Journal article

Measuring pathway database coverage of the phosphoproteome

Hannah Huckstep, Liam G Fearnley, Melissa J Davis

PEERJ | PEERJ INC | Published : 2021


Protein phosphorylation is one of the best known post-translational mechanisms playing a key role in the regulation of cellular processes. Over 100,000 distinct phosphorylation sites have been discovered through constant improvement of mass spectrometry based phosphoproteomics in the last decade. However, data saturation is occurring and the bottleneck of assigning biologically relevant functionality to phosphosites needs to be addressed. There has been finite success in using data-driven approaches to reveal phosphosite functionality due to a range of limitations. The alternate, more suitable approach is making use of prior knowledge from literature-derived databases. Here, we analysed seve..

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University of Melbourne Researchers


Awarded by National Health and Medical Research Council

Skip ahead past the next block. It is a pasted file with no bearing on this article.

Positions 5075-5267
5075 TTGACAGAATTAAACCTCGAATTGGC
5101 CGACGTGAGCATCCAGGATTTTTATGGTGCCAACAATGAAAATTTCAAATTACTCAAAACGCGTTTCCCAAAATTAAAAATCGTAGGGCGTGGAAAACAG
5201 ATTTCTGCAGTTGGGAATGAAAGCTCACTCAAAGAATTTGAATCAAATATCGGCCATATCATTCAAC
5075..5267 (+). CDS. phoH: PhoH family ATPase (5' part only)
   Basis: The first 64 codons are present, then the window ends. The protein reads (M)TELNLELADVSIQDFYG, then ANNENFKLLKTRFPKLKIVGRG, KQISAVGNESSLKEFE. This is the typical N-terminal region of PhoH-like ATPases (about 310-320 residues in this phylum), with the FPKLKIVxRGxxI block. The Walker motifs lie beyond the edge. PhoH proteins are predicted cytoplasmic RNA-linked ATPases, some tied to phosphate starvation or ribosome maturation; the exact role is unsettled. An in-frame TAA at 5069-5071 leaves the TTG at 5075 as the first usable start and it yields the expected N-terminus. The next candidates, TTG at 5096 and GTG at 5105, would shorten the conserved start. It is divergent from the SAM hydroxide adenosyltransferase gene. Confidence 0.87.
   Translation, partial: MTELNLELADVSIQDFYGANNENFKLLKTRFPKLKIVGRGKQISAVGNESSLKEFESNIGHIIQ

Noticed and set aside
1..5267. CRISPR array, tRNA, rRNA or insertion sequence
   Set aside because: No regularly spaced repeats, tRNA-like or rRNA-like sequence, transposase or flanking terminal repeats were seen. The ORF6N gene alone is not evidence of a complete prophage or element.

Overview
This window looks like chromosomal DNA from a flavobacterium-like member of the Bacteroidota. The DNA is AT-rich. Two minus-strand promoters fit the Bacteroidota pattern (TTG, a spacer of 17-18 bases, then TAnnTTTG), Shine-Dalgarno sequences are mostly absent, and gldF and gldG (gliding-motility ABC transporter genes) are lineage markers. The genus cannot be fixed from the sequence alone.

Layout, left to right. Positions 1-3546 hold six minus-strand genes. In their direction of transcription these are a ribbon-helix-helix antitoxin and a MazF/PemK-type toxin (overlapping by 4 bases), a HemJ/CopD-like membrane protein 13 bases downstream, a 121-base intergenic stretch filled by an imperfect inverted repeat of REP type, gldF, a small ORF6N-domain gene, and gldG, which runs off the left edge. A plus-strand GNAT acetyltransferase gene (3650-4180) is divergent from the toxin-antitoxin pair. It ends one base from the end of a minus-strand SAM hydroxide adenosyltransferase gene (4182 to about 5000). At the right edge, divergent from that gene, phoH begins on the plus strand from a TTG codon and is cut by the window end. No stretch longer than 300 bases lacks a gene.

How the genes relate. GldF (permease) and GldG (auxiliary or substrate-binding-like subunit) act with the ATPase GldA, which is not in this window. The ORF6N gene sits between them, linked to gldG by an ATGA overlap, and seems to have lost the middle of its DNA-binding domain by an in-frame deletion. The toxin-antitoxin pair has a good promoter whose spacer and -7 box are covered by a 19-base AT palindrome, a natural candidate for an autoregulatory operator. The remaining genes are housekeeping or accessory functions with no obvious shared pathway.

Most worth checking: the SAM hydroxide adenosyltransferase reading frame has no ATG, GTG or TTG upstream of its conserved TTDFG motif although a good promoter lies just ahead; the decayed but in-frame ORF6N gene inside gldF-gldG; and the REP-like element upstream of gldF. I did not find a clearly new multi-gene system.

Awarded by Cancer Council Victoria fund

Awarded by Cure Brain Cancer Foundation

Funding Acknowledgements

This work was supported by the National Health and Medical Research Council funding (Project Grant 1128609 to Melissa J. Davis), Cancer Council Victoria funding (Project grant 1187825 to MJD), and the National Breast Cancer Foundation and Cure Brain Cancer Foundation funding (Project Grant CBCNBCF-19-009 to MJD). Melissa J. Davis is the recipient of the Betty Smyth Centenary Fellowship in Bioinformatics. HAH was supported by the Peter Hall Scholarship. This study was made possible through Victorian State Government Operational Infrastructure Support and Australian Government NHMRC Independent Research Institute Infrastructure Support scheme. Liam G. Fearnley was supported by the DHB Foundation Centenary Postdoctoral Fellowship in Neurogenetic Systems Biology and philanthropic funding provided through the Walter and Eliza Hall Institute. The funders had no role in study design, data collection and analysis, decision to publish, or preparation of the manuscript.